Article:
Imagine walking through the zoo of the future. Where there once stood the stately elephant, now only a sign remains, reminding us that the creatures are extinct. This could be our new reality, if illegal poaching continues at its current rate.
A new study shows horrifying statistics: poachers are responsible for the deaths of 100,000 elephants over the past three years, thanks to a growing middle class in China and a heavy demand for ivory, which comes from elephants' tusks.
It's no secret that poachers are a threat to the survival of the elephant species. However, this study sheds light on just how bad the situation really is by being the first such analysis of its kind.
Leading experts led the study and found an increase in elephants that were illegally killed over the past several years. The rate has increased from 25 percent of the elephant population to a whopping 65 percent today. This is higher than the rate at which elephants reproduce, meaning that if the poaching continues, elephants could soon be extinct.
According to the David Sheldrick Wildlife Trust, poachers are banding together in groups to slaughter elephants in high numbers.
"Poachers are taking these animals, sometimes in unimaginably high numbers, and using the weapons of war to efficiently kill large herds of wild, innocent animals," says the organization. "Sub-machine guns, night vision goggles and even helicopters are used to slaughter up to 100 elephants each day,"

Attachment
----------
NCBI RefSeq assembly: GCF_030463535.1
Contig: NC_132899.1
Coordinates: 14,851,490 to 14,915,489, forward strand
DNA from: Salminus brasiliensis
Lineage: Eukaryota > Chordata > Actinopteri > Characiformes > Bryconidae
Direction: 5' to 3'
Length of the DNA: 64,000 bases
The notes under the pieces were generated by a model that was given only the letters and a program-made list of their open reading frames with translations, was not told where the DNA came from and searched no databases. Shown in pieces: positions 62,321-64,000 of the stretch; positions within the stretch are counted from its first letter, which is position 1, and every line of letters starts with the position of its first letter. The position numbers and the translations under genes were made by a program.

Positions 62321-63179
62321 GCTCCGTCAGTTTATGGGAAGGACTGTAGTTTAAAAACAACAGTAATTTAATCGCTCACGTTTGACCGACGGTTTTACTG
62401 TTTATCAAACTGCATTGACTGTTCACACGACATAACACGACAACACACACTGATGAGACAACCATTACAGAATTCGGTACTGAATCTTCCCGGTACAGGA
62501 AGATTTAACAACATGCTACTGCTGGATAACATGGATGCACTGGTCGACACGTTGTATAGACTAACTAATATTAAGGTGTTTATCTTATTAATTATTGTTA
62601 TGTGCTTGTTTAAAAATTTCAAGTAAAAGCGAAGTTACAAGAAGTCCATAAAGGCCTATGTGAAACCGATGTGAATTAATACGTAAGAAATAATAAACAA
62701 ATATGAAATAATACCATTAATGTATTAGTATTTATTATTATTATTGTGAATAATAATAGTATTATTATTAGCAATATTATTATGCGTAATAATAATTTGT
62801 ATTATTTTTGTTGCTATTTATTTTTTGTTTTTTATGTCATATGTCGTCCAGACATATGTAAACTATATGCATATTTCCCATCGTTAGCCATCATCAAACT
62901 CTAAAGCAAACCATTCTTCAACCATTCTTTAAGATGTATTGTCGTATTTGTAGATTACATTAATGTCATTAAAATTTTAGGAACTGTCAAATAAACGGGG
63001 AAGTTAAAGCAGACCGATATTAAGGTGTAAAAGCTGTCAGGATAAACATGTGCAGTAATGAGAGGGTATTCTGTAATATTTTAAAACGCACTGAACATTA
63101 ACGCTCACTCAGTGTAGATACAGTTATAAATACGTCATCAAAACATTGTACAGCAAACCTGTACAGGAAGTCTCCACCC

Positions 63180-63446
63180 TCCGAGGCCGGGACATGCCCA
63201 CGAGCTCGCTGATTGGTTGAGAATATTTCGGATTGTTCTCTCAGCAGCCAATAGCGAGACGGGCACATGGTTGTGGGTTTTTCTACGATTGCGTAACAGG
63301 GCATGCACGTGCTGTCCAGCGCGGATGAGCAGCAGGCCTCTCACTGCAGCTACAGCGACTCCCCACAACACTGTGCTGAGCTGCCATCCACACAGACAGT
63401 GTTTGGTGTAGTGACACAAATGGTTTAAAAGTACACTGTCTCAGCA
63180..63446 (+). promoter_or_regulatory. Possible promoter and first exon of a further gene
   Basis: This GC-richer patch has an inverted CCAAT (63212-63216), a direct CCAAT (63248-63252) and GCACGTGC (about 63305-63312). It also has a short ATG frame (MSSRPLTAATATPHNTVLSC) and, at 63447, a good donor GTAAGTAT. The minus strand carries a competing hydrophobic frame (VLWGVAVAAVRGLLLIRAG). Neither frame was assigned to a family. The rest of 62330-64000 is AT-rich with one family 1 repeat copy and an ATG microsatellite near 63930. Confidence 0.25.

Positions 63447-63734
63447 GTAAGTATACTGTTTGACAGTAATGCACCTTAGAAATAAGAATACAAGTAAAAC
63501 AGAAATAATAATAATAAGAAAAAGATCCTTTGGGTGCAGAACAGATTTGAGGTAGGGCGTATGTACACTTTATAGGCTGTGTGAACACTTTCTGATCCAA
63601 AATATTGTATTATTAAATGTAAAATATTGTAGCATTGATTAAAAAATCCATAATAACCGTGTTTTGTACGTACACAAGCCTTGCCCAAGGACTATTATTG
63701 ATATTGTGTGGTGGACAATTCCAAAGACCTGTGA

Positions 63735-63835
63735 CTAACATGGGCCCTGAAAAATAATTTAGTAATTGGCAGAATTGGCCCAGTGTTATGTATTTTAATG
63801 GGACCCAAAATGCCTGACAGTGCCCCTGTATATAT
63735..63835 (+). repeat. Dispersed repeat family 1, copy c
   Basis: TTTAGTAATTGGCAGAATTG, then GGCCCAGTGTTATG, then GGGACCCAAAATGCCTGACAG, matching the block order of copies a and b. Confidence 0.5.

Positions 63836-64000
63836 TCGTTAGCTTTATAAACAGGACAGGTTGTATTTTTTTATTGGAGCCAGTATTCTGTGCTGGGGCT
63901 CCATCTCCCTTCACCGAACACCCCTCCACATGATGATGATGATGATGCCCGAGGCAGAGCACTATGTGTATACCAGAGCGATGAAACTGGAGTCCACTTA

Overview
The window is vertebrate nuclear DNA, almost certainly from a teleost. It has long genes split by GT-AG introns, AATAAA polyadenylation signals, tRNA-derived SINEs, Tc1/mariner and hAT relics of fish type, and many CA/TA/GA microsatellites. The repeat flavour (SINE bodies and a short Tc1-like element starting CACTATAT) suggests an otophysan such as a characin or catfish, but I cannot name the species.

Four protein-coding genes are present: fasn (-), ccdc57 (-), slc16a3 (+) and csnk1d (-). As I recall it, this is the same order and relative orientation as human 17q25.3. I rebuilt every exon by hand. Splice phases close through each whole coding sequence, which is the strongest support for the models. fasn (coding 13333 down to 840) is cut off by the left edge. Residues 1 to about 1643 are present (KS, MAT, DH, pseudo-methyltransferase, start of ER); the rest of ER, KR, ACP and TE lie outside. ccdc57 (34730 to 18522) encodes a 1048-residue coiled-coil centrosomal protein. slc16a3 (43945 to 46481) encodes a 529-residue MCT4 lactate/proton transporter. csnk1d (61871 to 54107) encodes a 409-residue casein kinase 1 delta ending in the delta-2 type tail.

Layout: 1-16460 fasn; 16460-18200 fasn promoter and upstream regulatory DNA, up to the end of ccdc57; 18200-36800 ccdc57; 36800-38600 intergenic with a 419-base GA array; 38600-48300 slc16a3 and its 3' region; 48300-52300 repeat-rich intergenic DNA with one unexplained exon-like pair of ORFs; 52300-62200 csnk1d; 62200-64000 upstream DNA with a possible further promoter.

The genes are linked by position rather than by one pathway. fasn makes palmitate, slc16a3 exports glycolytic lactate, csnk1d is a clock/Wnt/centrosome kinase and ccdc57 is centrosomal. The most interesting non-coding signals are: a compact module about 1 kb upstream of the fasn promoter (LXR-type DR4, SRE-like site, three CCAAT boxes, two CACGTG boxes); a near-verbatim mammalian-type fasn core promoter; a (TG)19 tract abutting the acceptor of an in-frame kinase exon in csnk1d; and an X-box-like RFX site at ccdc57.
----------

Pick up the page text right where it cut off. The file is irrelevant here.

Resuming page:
Researchers studied elephant deaths and killings in Kenya and used mathematical models to come up with their numbers. They also looked at carcass data across Africa.
"What came out was disastrous," says George Wittemyer, study lead author. "The numbers are astounding."
The Convention on International Trade in Endangered Species of Wild Fauna and Flora (CITES) also reported data that shows that in 2011 alone, poachers killed nearly 25,000 elephants over four monitored areas. They estimate that poachers killed a total of 40,000 elephants in that single year across Africa.
There is some good news. Elephants, as a species, have survived similar poaching trends, both in the 1970s and 1980s. However, the current situation depends on the demand for ivory going down, more poachers being caught and prosecuted, and China cracking down on the illegal trade of ivory. Keeping count of elephants and their deaths also helps, although it's often difficult.
Some areas, though, are safer for elephants. The study showed that in Botswana, elephants are heavily protected.